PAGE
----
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Tweet, tweet: Resident abuse takes a new – and dangerous—form

Posted by Margaret Scavotto, JD, CHC on 8/16/16 3:14 PM

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CMS recently issued guidance to its state surveyors, explaining that nursing home resident abuse occurs when staff take pictures or recordings “in a way that would demean or humiliate a resident(s).”

That’s just common sense: Nobody should have their picture or video taken when they are in a nursing home, and perhaps asleep, or in a compromising position. I doubt anyone would argue with CMS’ position that such unauthorized images constitute mental abuse when they are demeaning or humiliating. And yet, any provider who has attempted any degree of social media compliance knows this is a real problem.

Nursing homes and other providers are already climbing the seemingly insurmountable mountain of social-media-posts-turned-HIPAA-violations. Our increasingly younger workforce is walking the halls with 683 (or more, if you use Facebook more than I do) Facebook friends in their back pocket. Or waiting in their locker. Or their car. Many of these people are walking your halls thinking: “What can I share about my day tonight? What will get the most ‘Likes’? What will really put me at the top of the Newsfeed?” Social media posts and texts ranging from innocent to malicious have tied many Compliance and Privacy Officers up in hours-long breach investigations. Now, every tweet, post, text and snap involving a nursing home resident also needs to be treated as a potential abuse allegation.

Starting in September 2016, CMS surveyors will review every nursing home’s policies, to see if they “prohibit staff from taking, keeping and/or distributing photographs and recordings that demean or humiliate a resident(s).” CMS outlines the steps nursing homes must take in order to do well on this survey – and meet expectations for preventing this type of mental abuse:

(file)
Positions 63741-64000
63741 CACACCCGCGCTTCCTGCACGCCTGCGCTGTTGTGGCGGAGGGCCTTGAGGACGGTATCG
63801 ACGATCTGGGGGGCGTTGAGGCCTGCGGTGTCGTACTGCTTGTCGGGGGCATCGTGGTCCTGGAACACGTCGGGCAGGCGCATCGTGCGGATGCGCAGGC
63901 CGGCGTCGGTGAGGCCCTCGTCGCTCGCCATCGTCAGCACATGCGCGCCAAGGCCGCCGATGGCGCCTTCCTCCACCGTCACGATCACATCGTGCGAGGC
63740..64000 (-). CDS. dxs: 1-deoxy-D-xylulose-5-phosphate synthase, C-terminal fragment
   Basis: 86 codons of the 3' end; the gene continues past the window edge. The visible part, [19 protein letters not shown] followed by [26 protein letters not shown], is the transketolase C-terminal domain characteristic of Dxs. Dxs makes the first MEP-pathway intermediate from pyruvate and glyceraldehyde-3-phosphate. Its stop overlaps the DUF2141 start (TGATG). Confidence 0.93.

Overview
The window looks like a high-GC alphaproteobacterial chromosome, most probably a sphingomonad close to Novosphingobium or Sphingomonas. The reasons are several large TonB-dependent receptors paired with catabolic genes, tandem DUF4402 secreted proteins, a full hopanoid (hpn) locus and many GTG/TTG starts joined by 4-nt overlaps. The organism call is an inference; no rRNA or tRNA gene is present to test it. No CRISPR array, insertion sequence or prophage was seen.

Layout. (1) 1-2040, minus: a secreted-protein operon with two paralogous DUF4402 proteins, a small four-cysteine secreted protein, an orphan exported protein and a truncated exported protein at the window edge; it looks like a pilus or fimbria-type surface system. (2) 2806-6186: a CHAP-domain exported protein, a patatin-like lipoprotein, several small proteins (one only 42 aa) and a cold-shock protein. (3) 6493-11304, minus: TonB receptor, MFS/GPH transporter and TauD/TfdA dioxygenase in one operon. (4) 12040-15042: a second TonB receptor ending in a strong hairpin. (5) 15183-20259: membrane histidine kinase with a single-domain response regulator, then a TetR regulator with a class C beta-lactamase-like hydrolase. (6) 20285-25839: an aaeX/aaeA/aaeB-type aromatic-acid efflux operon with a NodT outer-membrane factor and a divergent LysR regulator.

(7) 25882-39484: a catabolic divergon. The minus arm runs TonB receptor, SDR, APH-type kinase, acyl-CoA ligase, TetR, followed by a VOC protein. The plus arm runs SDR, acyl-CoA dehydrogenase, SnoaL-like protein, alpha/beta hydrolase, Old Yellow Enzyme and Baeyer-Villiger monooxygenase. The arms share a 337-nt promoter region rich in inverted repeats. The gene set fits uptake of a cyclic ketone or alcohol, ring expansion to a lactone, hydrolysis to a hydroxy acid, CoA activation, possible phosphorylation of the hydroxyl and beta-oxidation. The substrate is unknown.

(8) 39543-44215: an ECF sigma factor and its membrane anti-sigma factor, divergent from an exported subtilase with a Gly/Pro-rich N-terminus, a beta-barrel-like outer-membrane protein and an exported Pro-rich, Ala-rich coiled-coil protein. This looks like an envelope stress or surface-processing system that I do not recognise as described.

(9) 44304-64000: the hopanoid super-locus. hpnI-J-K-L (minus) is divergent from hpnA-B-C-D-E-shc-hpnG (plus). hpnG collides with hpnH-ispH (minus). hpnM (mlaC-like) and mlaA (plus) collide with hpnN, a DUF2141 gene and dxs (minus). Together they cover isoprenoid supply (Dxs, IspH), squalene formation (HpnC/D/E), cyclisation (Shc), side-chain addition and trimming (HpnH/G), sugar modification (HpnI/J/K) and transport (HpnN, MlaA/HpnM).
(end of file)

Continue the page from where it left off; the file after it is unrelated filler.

• Implement policies and procedures prohibiting abuse. These policies need to address mental abuse arising from demeaning or humiliating pictures or recordings.
  • Train staff on mental abuse arising from these pictures or recordings.
  • Take training one step further and “provide ongoing oversight and supervision of staff in order to assure that these policies are implemented as written.”
  • Treat these incidents of mental abuse as any other abuse allegation: with investigation and reporting.

A policy and training are crucial – and required by CMS – but they won’t be enough. Social media compliance requires a culture campaign. Social media is top-of-mind and omnipresent for your staff. So must be your efforts to motivate staff to use social media wisely. Has your organization launched a social media compliance campaign? Do your staff understand that posting or texting pictures of patients can result in license discipline? Jail time? How often do your staff receive reminders about appropriate social media use? Often enough to be as memorable as that next Facebook post opportunity? Make social media part of the compliance conversation, and you will help your staff use social media wisely, and convert social media from a liability to an asset.

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